She finally came back after a few hours. I just needed space. We had made her an almond cake, set the table with china and flowers just as she liked. Her voice was hoarse, her eyes were small and red. I could not apologize because I could not lie. I kept thinking of the flakes of mica I collected from our road, how they always seemed to crumble in my hand before I could bring them home.
It is not the copper that makes me think of you. All the little wooden frames around old copper mine entrances that followed us as we drove through the crystal-filled San Juan mountains in Colorado, finding a shrine to the Virgin Mary you’d visited with Mom twenty years earlier. A father-daughter road trip before I started college that fall. I wrote an essay about that trip, and it will be published, but I never told you, cannot tell you.
On that trip I realized I did not believe in god. You seemed small and sad to me for the first time, looking at the shrine and me with trembling eyebrows. I wanted to believe so badly, be lovable to you and feel whole. But I didn’t feel anything.
How could I explain that those granite mountains felt more like God than church did? Anything humans thought of was insignificant in the face of their solidity. To write it I couldn’t think of you reading it, because then I would think of what you said about “godless” people as we hiked to the top of Mount Kearsarge: how they were selfish, the source of all suffering.
A few months after the Colorado trip I sent you a Trout Unlimited article when the waste water container of a mine burst and flooded a river in Montana. We emailed about how sad it was, the wastewater reacting with the pure river, flushing beautiful sinews of turquoise and navy as it killed all the rare Cutthroat trout it passed through, so many heavy metals carried in the molecules of water, sucking all the oxygen from their gills.
Mom has never mentioned that day she left church. She does not mention any of the things that I can’t stop thinking of: telling me at twelve you can always get your nose fixed if it stays like that, pushing my older sister down stairs, then locking her outside in winter because she didn’t do her homework. Even tiny babies need to know that you are in charge, they need to physically feel who the boss is… You have to learn to respect God, accept that he is a greater power. Why weren’t you there when she’d hold our hair close to the scalp and say if you don’t move it won’t hurt? I never saw you stop her.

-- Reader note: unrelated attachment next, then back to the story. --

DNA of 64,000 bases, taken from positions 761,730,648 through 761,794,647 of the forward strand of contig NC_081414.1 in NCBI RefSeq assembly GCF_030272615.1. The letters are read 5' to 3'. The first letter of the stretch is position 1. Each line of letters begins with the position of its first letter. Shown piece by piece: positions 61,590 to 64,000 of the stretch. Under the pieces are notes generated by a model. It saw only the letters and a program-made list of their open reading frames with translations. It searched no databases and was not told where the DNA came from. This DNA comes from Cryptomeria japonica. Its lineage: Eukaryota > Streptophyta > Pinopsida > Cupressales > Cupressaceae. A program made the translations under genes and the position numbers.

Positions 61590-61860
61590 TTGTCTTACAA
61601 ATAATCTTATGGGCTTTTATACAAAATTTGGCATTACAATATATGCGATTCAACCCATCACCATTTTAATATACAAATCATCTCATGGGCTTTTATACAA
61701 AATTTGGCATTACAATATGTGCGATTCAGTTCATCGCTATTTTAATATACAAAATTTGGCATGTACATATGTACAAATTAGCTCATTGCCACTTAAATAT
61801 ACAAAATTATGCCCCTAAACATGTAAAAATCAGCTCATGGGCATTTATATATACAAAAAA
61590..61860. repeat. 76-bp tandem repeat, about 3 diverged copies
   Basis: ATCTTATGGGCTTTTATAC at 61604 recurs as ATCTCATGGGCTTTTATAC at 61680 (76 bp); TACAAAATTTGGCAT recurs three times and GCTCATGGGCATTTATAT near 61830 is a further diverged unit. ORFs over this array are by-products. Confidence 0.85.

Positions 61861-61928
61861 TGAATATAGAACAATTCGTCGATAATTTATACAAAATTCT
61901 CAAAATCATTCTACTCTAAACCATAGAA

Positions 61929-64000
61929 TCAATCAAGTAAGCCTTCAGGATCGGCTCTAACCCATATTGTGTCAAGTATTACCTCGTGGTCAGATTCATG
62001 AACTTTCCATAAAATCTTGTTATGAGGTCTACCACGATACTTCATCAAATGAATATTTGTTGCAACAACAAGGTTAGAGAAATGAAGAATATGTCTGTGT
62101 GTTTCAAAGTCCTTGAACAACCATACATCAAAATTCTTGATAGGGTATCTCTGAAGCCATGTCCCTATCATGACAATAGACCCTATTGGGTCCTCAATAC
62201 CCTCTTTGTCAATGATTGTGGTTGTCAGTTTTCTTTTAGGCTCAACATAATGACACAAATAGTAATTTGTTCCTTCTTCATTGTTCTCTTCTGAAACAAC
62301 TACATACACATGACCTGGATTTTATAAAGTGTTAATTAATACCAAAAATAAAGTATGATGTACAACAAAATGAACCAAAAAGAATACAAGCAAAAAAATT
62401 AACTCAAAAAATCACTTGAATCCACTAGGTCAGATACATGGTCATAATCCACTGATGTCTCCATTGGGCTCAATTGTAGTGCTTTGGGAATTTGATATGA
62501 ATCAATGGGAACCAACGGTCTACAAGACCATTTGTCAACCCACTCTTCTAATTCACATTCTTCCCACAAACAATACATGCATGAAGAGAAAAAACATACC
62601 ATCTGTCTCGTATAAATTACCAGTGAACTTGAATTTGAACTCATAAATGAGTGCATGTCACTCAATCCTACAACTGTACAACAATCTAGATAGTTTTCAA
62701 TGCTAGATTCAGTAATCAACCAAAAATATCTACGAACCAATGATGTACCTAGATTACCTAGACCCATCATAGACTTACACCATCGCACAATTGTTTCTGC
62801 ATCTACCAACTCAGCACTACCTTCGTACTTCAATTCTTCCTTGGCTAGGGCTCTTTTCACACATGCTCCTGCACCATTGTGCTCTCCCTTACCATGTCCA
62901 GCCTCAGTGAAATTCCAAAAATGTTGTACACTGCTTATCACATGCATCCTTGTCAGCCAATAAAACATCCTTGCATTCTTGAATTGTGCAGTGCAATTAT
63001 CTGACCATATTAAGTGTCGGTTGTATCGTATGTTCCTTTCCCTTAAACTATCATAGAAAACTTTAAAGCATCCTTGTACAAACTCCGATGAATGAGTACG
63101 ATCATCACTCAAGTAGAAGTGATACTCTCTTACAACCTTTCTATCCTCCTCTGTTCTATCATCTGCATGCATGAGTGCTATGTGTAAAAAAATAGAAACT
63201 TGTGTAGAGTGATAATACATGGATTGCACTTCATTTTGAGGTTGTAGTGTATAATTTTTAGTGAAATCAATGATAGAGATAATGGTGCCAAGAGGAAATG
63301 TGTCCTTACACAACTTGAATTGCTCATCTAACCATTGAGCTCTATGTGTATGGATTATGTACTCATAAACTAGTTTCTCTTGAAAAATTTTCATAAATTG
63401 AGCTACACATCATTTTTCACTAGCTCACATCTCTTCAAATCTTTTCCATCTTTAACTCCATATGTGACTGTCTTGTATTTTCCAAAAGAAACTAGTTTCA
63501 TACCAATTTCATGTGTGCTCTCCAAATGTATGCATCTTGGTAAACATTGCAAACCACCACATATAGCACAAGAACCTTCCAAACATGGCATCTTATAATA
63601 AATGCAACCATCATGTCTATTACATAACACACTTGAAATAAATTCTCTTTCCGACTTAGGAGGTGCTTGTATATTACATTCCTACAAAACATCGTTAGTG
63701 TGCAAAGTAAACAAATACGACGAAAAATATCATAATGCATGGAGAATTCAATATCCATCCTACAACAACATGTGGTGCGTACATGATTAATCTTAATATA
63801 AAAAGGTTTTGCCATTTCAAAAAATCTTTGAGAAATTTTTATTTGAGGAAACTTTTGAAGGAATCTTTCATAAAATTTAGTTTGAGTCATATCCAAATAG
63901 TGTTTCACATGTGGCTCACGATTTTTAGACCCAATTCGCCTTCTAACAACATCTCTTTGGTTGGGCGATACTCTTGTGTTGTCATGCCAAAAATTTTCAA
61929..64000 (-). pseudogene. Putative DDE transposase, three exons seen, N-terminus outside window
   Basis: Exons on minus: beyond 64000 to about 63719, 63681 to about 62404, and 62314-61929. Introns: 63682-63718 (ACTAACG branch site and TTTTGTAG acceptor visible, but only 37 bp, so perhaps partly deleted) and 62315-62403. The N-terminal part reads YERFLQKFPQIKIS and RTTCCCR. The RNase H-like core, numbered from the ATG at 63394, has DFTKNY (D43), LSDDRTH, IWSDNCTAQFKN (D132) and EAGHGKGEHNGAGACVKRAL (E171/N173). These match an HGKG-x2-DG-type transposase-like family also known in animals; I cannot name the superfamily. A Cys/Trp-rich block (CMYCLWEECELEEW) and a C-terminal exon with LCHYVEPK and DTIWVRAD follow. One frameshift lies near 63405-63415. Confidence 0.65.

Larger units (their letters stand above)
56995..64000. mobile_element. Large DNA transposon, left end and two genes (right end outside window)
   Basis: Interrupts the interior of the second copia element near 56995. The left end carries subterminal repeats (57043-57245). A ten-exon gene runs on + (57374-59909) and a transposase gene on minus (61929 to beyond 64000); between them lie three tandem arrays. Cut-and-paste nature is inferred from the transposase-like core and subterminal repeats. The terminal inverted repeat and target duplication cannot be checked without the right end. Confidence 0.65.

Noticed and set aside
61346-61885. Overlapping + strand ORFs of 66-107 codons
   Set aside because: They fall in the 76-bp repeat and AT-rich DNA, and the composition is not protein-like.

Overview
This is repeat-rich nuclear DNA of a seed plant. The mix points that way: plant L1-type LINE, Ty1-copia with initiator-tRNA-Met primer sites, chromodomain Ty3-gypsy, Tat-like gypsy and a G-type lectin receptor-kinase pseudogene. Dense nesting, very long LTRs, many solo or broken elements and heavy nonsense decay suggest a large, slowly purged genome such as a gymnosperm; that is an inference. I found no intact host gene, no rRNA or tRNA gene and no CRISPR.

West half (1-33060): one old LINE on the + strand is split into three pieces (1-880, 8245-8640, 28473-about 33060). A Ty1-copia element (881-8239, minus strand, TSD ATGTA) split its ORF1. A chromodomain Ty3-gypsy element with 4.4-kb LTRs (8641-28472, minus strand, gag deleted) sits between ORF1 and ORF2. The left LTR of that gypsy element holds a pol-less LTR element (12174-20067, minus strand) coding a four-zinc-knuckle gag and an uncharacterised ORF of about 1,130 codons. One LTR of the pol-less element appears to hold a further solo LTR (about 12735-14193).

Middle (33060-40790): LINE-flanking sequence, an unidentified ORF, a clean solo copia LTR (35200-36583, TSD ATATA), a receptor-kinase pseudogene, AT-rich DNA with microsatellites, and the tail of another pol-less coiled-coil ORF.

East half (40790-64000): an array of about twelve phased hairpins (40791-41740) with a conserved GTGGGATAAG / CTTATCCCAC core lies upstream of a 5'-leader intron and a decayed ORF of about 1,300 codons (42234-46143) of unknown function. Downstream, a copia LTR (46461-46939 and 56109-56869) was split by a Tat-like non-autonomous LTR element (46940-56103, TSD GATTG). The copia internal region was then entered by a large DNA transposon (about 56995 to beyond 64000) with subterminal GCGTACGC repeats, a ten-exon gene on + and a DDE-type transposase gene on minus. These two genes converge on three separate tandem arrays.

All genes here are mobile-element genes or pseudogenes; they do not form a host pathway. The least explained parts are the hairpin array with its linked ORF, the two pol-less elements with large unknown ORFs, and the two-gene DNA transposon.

My memories do not exist to her. Thank you for the lovely sunflowers! So gorgeous she texts after I send her a bouquet on her birthday and do not call her. We have not spoken in months. I have not gone to New Hampshire in almost three years. She tells me about getting a B12 shot, an amazing and immediate fix.
Talk to her for me. Make her the kind of mother who says I am sorry, what did I do? The last time I told her how I felt she said My life is a failure.
Fluorite, West Germany
The minerals are here, I could reach into the case and touch them, and the countries are gone. Impermanent.
The pinch of her fingers on my hip you’re just ten pounds from perfect, a smile after I cleaned the kitchen you’re such a good kid, her hand slicing through the air in a late-night lecture, nails brushing the hairs on my arm as her hand comes down, I can’t believe I raised such selfish children, the sound of her voice on our last phone call, I miss you. I love you.
My life is spent on top of Manhattan schist now. Schist is a metamorphic rock, formed from temperatures of 302º Fahrenheit or greater and 14,503 pounds-force per square inch or more. The pressure and heat create an entirely new rock from whatever is present. Carbon becomes graphite. Limestone becomes marble. Shale becomes schist.
The schist is so stable it can support hundreds of skyscrapers, a Grand Canyon of glassy steel, teeming with people like me.
It is not the coral that makes me think of you. Polished and bright red in the gem section, unlike the rough white of the coral islands in the Bahamas we visited to go bonefishing. That day we kept catching glimpses of their silvery bodies whipping back and forth as they hunted in the seagrass beds.
It is your birthday that makes me think of you. You will be sixty in sixteen days. I am twenty four. One of the last things you told me was that no man in your family had lived past 61. I don’t want to lose you, you said in that last talk, sounding small and scared. I was already gone.
Those bonefish disappeared just as I thought I saw them, forever hinting at their own possibility. We didn’t catch any, but I had never seen you smile so hard, your eyes disappeared into crow’s feet.
You taught me to be curious, you told me not to lie, I listened. I am not scared of not knowing what made the minerals and me. You taught me that 99% of the human body is made up of oxygen, carbon, hydrogen, nitrogen, calcium, and phosphorus—elements just like all the specimens in the dark hall, holding me as I let you go.
Savannah Carlin is a poet and essayist who graduated in 2016 from Babson College with a degree in business. Her work has been published in JuxtaProse magazine, Sunspot Lit, Feminine Collective, and is forthcoming in Blue Earth Review. She works as a designer in New York.